“Let them learn how lowliness of mind prevaileth with God, what power chaste love hath with God, how the fear of Him is good and great and saveth all them that walk therein in a pure mind with holiness. For He is the searcher out of the intents and desires; whose breath is in us, and when He listeth, He shall take it away. Now all these things the faith which is in Christ confirmeth: for He Himself through the Holy Spirit thus invite thus: Come, my children, hearken unto Me, I will teach you the fear of the Lord. What man is he that desireth life and loveth to see good days? Make thy tongue to cease from evil, and thy lips that they speak no guile. Turn aside from evil and do good. Seek peace and ensue it. The eyes of the Lord are over the righteous, and His ears are turned to their prayers. But the face of the Lord is upon them that do evil, to destroy their memorial from the earth. The righteous cried out, and the Lord heard him, and delivered him from all his troubles. Many are the troubles of the righteous, and the Lord shall deliver him from them all. And again Many are the stripes of the sinner, but them that set their hope on the Lord mercy shall compass about. The Father, who is pitiful in all things, and ready to do good, hath compassion on them that fear Him, and kindly and lovingly bestoweth His favors on them that draw nigh unto Him with a single mind. Let us therefore cleave unto His blessing, and let us see what are the ways of blessing. Let us study the records of the things that have happened from the beginning. Wherefore was our father Abraham blessed? Was it not because he wrought righteousness and truth through faith? Isaac with confidence, as knowing the future, was led a willing sacrifice. Jacob with humility departed from his land because of his brother, and went unto Laban and served; and the twelve tribes of Israel were given unto him. If any man will consider them one by one in sincerity, he shall understand the magnificence of the gifts that are given by Him. For of Jacob are all the priests and levites who minister unto the altar of God; of him is the Lord Jesus as concerning the flesh; of him are kings and rulers and governors in the line of Judah; yea and the rest of his tribes are held in no small honor, seeing that God promised saying, Thy seed shall be as the stars of heaven. They all therefore were glorified and magnified, not through themselves or their own works or the righteous doing which they wrought, but through His will. And so we, having been called through His will in Christ Jesus, are not justified through ourselves or through our own wisdom or understanding or piety or works which we wrought in holiness of heart, but through faith, whereby the Almighty God justified all men that have been from the beginning; to whom be the glory for ever and ever. Amen.”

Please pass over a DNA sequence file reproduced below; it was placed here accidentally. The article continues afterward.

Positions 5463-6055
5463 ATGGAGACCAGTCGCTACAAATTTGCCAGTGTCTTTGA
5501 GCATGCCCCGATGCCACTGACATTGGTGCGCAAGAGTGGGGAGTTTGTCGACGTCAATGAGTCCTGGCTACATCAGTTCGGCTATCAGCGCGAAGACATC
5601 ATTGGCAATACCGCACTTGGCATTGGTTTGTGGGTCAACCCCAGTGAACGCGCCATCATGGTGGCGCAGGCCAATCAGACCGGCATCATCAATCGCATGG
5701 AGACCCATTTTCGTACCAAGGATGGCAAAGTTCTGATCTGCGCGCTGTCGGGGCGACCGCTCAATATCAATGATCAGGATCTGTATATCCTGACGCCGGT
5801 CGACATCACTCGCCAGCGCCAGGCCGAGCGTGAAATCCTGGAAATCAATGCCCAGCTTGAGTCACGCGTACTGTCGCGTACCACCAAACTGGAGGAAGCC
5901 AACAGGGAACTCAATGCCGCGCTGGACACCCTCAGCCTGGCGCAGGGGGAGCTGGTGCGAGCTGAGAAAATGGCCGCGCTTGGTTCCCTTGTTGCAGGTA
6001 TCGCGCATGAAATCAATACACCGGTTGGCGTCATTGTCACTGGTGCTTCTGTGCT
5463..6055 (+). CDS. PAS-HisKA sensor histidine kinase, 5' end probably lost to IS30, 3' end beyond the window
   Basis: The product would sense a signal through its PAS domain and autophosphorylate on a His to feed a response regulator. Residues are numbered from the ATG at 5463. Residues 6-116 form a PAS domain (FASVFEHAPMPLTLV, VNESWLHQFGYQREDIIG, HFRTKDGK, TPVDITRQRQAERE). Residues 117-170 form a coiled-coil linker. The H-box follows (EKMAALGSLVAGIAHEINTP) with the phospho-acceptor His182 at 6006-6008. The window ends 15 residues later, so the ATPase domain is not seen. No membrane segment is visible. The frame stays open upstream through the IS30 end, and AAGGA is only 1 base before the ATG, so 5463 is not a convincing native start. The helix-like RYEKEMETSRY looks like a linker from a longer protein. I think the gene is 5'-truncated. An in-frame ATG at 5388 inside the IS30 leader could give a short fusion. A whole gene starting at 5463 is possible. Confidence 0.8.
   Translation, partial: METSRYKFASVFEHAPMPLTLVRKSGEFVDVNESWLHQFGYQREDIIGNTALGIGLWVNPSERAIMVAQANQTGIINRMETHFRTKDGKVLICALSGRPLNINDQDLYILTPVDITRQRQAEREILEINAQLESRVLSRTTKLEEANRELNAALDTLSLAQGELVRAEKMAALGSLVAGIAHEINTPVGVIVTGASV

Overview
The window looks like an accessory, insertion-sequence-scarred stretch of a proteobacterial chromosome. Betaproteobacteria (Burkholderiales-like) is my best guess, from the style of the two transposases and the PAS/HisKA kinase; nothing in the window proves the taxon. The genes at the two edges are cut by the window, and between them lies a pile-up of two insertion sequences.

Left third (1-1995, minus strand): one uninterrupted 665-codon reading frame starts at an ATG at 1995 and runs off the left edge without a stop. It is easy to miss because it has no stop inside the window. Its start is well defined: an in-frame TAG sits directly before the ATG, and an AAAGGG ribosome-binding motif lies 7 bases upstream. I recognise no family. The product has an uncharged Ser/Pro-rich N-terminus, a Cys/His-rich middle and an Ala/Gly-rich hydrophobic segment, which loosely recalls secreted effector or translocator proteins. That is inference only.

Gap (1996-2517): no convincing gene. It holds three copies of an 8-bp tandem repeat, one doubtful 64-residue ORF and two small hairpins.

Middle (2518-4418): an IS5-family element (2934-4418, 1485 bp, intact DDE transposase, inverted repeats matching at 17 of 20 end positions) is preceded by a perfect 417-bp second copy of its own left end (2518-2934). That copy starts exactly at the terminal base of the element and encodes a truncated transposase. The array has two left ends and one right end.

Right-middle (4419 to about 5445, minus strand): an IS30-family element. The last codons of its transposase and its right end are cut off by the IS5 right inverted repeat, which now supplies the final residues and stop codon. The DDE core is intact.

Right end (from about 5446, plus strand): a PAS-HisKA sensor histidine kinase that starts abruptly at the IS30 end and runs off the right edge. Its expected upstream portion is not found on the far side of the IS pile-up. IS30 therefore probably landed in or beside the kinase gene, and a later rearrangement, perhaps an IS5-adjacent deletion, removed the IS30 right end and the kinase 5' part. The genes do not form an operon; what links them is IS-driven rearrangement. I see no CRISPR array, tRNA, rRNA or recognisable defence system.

Here Pope St. Clement clearly says that faith in Christ “confirms” lowliness of mind, chaste love, fear of God, and walking in a pure mind with holiness. He does NOT say that these things cannot be had without an explicit faith in Christ. In fact, it is evident that this is excluded, since he again goes on to consider as examples of these kind of men those who lived before Christ. He concludes with the universal statement that God justifies all men by faith, and has done so since the beginning. Again, there is no evidence here that God has somehow changed his means of justification. Men are justified by one and the same thing in all ages, faith, whether this is implicit or explicit.
Further in the epistle Pope Clement writes: